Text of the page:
Nimrud

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    I made it [the palace] fittingly imposing.” To Ashurnasirpal, the existence of the Lamassu was not solely for its guardian like qualities, but it also inhibits the grandiloquent qualities of showcasing strength and the ability of being astounding not only to Assyrians, but also to the enemies of their kingdom. The Lamassu visually satisfies the criteria of sculptural anthropomorphism. The deux hybrids on view at the MET was a combination of man, bull, and bird and a mélange of man, lion, and bird. Low and high relief work provides depth in terms of highlight and shadow that adds to the Lamassu exterior expression of being the protector and also the defender in the Nimrud…

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    Assyrian Art Analysis

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    Innumerable works of art found in any of the myriad ancient artistic eras have specific purposes and are created with methods common in their particular setting. Many works dated to the period of Assyrian art (1363-612 BCE) share similar patterns of stylistic execution and representative meaning. The Relief of a Winged Divinity, an Assyrian artwork found in the throne room of the Northwest Palace of King Ashurnasirpal II in Nimrud, Iraq, presents a shallowly carved, highly detailed figure,…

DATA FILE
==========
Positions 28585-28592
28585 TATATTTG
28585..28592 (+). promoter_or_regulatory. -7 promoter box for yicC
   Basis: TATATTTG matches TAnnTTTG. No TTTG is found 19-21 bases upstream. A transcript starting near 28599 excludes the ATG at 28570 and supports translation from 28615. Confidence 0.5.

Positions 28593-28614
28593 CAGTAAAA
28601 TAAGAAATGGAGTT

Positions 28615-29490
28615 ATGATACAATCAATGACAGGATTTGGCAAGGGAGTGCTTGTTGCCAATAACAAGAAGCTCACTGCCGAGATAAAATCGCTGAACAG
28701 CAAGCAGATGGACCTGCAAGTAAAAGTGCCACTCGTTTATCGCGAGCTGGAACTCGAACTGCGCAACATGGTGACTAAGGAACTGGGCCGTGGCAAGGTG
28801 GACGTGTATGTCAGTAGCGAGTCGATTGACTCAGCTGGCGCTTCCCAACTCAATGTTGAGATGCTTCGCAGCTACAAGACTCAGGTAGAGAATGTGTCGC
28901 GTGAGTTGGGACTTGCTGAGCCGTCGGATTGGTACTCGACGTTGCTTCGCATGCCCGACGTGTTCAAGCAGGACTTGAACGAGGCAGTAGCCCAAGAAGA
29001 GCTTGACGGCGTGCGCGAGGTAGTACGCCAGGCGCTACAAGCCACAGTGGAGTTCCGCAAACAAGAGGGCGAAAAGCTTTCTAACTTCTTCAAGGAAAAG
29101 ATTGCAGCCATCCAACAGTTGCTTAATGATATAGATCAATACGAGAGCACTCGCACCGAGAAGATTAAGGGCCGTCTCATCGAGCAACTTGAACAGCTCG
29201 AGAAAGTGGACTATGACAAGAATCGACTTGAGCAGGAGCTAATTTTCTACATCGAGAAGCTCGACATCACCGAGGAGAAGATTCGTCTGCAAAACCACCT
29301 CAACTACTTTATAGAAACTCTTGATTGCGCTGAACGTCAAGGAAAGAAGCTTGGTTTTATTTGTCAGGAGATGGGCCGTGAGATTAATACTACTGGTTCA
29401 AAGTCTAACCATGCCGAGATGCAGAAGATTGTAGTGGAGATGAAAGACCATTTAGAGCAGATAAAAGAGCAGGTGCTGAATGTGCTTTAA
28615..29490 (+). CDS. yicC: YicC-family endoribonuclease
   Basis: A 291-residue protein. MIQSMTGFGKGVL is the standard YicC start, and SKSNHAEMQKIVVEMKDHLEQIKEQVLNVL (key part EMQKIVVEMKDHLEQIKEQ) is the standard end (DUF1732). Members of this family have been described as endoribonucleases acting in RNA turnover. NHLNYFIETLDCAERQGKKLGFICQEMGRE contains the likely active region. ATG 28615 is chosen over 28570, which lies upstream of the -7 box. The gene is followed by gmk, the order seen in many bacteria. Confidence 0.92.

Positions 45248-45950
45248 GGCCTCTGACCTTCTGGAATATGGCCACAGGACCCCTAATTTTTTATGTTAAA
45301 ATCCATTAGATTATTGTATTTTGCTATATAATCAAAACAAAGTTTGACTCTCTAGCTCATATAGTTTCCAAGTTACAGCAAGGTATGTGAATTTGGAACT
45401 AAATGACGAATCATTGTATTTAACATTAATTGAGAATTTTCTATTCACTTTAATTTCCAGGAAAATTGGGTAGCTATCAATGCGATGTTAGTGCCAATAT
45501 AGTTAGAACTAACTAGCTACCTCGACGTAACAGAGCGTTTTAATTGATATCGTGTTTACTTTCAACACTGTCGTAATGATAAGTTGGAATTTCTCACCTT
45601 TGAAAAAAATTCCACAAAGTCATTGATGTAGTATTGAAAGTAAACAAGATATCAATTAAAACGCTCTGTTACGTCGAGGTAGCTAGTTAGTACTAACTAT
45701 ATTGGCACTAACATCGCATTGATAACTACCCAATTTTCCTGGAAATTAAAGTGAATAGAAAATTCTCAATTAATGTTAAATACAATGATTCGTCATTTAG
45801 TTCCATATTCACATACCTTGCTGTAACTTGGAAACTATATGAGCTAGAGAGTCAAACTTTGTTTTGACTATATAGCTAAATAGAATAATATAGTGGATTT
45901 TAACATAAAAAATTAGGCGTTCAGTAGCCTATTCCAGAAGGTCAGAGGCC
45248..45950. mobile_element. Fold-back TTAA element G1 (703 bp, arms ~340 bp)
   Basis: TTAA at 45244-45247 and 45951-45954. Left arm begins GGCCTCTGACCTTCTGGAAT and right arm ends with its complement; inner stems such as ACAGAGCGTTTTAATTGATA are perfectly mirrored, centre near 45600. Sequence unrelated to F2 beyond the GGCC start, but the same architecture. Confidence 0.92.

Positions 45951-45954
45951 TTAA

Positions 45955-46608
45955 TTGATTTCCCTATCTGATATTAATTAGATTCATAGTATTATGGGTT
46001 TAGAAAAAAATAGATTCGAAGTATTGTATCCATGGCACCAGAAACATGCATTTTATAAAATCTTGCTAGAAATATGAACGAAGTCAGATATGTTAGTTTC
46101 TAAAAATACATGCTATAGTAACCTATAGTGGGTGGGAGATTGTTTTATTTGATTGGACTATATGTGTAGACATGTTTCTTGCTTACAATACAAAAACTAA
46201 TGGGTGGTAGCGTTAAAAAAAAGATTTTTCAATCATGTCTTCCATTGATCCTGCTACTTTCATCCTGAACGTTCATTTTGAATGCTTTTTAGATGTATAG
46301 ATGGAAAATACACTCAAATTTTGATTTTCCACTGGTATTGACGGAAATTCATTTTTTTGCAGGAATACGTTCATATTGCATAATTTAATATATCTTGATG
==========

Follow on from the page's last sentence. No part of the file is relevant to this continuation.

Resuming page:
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    was done manually until mechanical seeders were introduced around 2500 BC. Sickles were used to harvest crops. Grain was threshed by oxen and tossed into the air to separate the chaff from the kernels. Excess grain was kept storage in granaries. The main foods of the nation were cereals, vegetables, and milk products. The most common crop was barley. Among other crops grown were wheat and onions. The animals raised were sheep, goats, and cattle that contributed to the production of dairy…

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    The Assyrian kings, who governed many societies and realms, were leaders of inflexible publicity to enhance their lands, which they conveyed through drawings and in inscribing. The kings custom-built relief sculptures that praise the authority and leaders. In the Metropolitan Museum of Art, in section 401, there lies the Assyrian Reliefs, which reconstructs the palace rooms of Ashuranasirpal II at Nimrud. Initially radiantly dyed, they once beautified the vast palace of the great Assyrian kings…

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    Art Chapter 14 Analysis

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    In a fantastical land a nude women reclines leisurely surrounded by exotic plants, wild animals, and is serenaded by a musician hiding in the foliage. Chapter 14 explores art of the past, such as the statue depicting a man with the body of a winged lion. It was built in Nimrud, an ancient Assyrian city in Mesopotamia, during the 9th century and its purposes was to impresses and intimated those that saw it. Mesopotamia’s history was “marked by almost continual warfare and conquest” (Getlein…